Climate, grazing and plant interactions: Does climate and grazing shape plant interactions in alpine environments?
Independent thesis Basic level (degree of Bachelor), 10 credits / 15 HE creditsStudent thesis
Increased knowledge of plant interactions is important for our understanding of how ecosystems will respond to climate changes. Using four common low-herb and three tall- herb species as phytometers I measured the net outcome of plant interactions in an alpine environment by a neighbour removal experiment. Grazing and climate were tested as explanatory factors for differences in the outcome of plant interactions, with two altitudes representing different climates. The most important finding in this experiment is that competition is the dominating interaction among plants in this habitat, regardless of plant size, climate and grazing. Climatic exposure and grazing only influenced tall-herb species while low-herbs were mainly limited by competition, presumably for light. These results are important since facilitative interactions and net facilitation in plant communities are often reported to become more common in severe climates.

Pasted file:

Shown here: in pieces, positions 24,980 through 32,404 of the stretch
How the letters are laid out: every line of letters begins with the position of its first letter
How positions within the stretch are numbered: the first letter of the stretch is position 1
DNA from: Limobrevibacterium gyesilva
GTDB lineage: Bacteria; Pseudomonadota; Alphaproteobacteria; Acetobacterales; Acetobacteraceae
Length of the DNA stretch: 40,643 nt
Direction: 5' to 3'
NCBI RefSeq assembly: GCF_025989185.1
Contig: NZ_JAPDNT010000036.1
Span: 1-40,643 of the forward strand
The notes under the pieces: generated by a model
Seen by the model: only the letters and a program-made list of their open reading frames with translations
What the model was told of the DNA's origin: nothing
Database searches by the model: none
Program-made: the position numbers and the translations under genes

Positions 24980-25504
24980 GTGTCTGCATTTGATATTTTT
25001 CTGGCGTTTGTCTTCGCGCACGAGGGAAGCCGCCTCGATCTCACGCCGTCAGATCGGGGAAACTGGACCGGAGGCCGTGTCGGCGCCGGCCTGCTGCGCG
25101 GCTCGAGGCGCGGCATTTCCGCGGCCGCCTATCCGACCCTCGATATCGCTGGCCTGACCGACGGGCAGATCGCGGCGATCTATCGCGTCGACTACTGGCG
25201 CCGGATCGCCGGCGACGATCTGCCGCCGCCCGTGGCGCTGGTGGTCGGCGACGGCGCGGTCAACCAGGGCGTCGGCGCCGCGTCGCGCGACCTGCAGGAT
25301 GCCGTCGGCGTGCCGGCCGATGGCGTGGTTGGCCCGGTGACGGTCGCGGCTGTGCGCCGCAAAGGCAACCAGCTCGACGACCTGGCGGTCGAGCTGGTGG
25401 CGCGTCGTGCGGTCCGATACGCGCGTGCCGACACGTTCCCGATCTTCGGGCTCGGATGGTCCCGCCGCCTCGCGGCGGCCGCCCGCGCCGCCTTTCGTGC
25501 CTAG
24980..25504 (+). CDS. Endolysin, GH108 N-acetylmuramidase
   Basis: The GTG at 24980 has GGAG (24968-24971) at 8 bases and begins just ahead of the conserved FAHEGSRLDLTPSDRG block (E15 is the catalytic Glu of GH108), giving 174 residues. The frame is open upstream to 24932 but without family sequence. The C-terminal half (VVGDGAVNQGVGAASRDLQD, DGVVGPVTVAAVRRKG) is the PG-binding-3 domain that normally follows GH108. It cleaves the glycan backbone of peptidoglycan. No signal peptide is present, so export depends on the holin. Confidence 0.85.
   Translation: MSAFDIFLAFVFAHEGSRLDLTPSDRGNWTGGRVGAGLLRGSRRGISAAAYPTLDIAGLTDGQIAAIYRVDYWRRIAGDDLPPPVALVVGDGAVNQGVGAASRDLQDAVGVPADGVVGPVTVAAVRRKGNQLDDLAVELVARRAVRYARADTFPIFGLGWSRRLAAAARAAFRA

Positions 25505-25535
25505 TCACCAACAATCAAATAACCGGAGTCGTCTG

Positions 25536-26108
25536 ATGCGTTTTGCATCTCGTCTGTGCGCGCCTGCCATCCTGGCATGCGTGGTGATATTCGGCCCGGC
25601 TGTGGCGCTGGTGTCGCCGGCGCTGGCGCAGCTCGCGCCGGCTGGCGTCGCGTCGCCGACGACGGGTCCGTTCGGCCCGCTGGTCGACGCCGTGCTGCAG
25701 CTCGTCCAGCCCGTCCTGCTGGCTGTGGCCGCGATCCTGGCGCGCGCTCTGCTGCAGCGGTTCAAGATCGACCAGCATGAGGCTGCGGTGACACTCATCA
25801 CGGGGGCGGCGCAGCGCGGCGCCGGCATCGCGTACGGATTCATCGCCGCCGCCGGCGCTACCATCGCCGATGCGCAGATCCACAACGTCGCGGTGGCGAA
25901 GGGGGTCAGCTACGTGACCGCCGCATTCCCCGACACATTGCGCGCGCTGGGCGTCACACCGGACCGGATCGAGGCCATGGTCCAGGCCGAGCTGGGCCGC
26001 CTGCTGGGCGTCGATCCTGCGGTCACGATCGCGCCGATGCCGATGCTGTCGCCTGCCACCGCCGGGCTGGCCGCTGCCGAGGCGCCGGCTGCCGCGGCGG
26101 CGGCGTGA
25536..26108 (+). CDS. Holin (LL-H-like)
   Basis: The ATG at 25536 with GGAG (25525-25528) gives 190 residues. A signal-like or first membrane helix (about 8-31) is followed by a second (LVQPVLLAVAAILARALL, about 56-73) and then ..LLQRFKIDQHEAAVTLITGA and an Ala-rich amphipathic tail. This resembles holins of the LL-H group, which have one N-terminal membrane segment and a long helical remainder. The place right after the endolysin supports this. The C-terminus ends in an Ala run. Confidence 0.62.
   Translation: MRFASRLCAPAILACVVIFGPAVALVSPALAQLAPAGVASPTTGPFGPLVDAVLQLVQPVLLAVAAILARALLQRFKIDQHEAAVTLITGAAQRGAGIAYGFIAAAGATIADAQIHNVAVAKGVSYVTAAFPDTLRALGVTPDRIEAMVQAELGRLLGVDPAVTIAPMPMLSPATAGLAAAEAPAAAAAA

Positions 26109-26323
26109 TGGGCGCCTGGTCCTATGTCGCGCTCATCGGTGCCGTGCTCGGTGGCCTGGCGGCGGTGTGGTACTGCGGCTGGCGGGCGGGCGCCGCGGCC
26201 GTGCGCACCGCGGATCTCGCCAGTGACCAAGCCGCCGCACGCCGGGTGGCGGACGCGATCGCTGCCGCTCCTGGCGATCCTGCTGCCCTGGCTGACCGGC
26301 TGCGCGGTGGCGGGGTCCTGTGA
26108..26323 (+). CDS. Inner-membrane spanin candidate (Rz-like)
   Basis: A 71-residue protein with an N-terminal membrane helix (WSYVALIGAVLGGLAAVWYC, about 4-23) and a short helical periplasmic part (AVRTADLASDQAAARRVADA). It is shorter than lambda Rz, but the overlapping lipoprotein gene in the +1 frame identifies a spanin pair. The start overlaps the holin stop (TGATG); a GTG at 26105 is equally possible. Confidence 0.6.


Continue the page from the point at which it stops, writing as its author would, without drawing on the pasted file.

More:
Place, publisher, year, edition, pages
2013. , 19 p.
Alpine plants, Climate, Facilitation, Competition, Grazing
IdentifiersURN: urn:nbn:se:umu:diva-75722OAI: oai:DiVA.org:umu-75722DiVA: diva2:635138
Bachelor of Science in Biology and Earthscience
2013-06-07, Umeå universitet, sal nc 250, Petrus Laestadius väg, Umeå, 15:30 (English)
Olofsson, Johan, Universitetslektor
Jansson, Roland, Universitetslektor